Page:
Updating cyber risk models: Deciding on the ‘When’ and the ‘Why’

Updating cyber risk models: Deciding on the ‘When’ and the ‘Why’

Cyber risk is a dynamic, man-made peril that is evolving rapidly. The motivations of cyber attackers, their methods and the technological vulnerabilities they exploit are constantly in flux.

Developing a robust, defensible view of risk and identifying the cyber events that could bring tail risk to insurance portfolios is difficult. Cyber risk is forward-looking in nature: there are too few systemic cyber-attack precedents to solely use past experience as a predictor of future events. This creates increased uncertainty for reinsurance buyers and portfolio managers trying to identify portfolio exposure accumulations and develop impactful reinsurance programs.

CyberCube’s Portfolio Manager is a cyber risk accumulation model, enabling stress-testing of catastrophic events that could cause significant systemic losses. Following its launch two years ago, CyberCube has updated this model and is now releasing Version 2 (v2).

“If cyber risk is in constant flux, then why choose to update right now?” you might ask.

We first launched Portfolio Manager in March 2018. It was a significant launch because it was the world's first fully-probabilistic cyber catastrophe model. We've had a regular cadence of minor model updates since then, typically every few weeks. These minor releases follow engineering “sprint cycles” as is typical with software development. Each individual release contains one or multiple of the following:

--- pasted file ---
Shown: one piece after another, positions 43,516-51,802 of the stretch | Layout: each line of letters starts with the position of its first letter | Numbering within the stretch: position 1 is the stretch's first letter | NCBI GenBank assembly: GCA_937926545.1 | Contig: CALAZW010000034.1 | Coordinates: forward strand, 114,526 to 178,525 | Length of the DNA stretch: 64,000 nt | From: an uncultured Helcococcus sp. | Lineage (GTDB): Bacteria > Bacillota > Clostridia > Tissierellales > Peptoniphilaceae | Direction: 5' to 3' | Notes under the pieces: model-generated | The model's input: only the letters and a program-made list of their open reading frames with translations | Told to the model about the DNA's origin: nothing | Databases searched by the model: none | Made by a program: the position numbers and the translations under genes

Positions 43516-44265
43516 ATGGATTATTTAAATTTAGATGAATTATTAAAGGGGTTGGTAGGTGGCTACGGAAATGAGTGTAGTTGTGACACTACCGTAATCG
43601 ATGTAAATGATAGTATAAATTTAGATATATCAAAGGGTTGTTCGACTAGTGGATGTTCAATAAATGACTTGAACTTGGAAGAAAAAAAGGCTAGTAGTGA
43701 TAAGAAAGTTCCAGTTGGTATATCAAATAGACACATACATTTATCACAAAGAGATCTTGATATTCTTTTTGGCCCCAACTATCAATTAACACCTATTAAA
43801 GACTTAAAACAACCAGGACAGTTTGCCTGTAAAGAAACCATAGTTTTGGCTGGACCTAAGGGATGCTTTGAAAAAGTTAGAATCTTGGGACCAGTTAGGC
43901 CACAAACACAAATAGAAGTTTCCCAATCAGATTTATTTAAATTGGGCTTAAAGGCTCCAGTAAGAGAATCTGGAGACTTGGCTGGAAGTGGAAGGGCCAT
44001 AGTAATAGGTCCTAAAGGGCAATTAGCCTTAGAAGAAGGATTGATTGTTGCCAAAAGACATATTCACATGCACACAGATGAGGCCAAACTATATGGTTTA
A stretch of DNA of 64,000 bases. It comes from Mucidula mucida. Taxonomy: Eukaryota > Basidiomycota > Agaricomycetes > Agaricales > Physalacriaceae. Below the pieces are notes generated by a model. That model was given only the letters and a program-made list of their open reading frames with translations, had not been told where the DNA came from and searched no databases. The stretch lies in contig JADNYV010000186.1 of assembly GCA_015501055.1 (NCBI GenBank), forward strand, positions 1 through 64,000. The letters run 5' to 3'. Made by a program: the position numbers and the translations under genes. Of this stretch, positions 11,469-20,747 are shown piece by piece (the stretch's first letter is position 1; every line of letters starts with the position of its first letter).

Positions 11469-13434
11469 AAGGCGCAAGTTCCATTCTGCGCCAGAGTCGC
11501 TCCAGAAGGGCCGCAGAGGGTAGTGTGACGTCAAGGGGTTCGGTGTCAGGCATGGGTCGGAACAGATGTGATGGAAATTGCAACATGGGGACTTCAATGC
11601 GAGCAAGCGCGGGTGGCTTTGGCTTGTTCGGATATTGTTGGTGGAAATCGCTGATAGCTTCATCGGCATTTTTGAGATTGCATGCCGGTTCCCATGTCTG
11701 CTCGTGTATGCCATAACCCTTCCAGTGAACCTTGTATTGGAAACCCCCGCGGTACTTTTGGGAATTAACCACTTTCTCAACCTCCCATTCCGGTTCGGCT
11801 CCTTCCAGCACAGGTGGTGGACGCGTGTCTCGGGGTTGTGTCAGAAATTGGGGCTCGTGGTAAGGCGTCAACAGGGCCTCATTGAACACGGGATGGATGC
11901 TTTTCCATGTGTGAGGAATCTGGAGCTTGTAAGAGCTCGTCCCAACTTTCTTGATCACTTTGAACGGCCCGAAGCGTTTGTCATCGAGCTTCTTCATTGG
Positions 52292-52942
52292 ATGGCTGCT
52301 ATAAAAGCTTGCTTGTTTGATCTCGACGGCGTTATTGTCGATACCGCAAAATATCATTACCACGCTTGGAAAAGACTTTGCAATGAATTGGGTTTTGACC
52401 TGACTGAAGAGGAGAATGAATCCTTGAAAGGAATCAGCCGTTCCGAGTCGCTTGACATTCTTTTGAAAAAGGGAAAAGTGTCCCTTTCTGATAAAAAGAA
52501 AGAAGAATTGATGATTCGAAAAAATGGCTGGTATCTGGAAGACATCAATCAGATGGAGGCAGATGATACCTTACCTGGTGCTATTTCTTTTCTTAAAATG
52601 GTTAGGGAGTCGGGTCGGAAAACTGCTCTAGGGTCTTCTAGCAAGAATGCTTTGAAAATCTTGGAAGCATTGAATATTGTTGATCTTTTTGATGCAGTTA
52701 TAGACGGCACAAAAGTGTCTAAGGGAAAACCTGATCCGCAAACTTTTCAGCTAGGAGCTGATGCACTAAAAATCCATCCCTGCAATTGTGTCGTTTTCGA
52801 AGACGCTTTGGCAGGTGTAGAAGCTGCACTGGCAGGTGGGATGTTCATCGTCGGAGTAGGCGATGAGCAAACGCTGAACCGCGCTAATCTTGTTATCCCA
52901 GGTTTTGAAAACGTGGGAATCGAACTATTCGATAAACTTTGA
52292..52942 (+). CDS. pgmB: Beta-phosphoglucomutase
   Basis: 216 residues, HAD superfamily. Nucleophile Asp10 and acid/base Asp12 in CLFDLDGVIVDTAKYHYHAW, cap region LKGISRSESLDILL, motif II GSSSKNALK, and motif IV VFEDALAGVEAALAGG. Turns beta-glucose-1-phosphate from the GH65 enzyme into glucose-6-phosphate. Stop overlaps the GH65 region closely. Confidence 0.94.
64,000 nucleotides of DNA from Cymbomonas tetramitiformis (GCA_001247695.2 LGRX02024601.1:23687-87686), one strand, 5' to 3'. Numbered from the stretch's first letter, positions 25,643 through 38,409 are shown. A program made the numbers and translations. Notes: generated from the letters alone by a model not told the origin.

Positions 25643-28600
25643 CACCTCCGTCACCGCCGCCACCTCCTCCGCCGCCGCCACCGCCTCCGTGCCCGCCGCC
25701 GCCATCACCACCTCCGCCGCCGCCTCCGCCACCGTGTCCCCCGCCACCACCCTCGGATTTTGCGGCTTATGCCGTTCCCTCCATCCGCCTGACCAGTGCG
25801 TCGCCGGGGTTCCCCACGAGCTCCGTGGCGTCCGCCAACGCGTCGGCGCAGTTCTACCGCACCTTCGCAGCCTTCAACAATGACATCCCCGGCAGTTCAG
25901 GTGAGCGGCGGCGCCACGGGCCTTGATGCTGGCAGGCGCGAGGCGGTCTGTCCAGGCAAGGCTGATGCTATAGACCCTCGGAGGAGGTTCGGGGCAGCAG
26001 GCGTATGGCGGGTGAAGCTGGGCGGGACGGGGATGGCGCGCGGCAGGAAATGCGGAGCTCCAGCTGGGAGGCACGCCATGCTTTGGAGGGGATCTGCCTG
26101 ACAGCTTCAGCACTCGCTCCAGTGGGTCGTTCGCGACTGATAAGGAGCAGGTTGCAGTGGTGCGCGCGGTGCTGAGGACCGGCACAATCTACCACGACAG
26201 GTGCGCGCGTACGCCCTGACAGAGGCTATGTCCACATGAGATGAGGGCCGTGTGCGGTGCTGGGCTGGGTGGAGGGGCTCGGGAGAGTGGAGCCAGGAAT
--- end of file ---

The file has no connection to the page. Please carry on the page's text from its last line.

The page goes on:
• new product features or functionality, addressing both internal and external road map wish lists
  • product usability (UI/UX) enhancements
  • bug fixes
  • additional/enhanced data visualizations, which allow already-existing analysis results to be displayed in ways that are helpful to clients looking to embed Portfolio Manager into their existing workflows.

This major model update (v2) gives us a chance to explicitly address new and revised assumptions and events that have occurred since that initial launch. Examples of this are specific event realizations (occasionally alongside associated insurance losses), changes in legal environment(s) and associated judicial rulings or settlements, and scenario class trends (e.g. an increase in the prevalence of ransomware).

While we may change this model as frequently as every six months, we only want to do so when necessary; on average, we may expect to see an update every year or so; it’s important to balance clients’ need for model stability with the need to reflect new information or observed incidents in our modeling assumptions.

Looking forward to the future, is there likely to be a Version 3? Absolutely! Similar to what we’ve seen historically within the natural catastrophe vendor space, we expect a regular cadence of updates, and expect to deploy a v3, v4, v5, and beyond.

Additional details of Portfolio Manager can be found on our website. I’ve recorded a video explaining some of the key differences between v1 and v2 which can also be found on our website.



Download Resource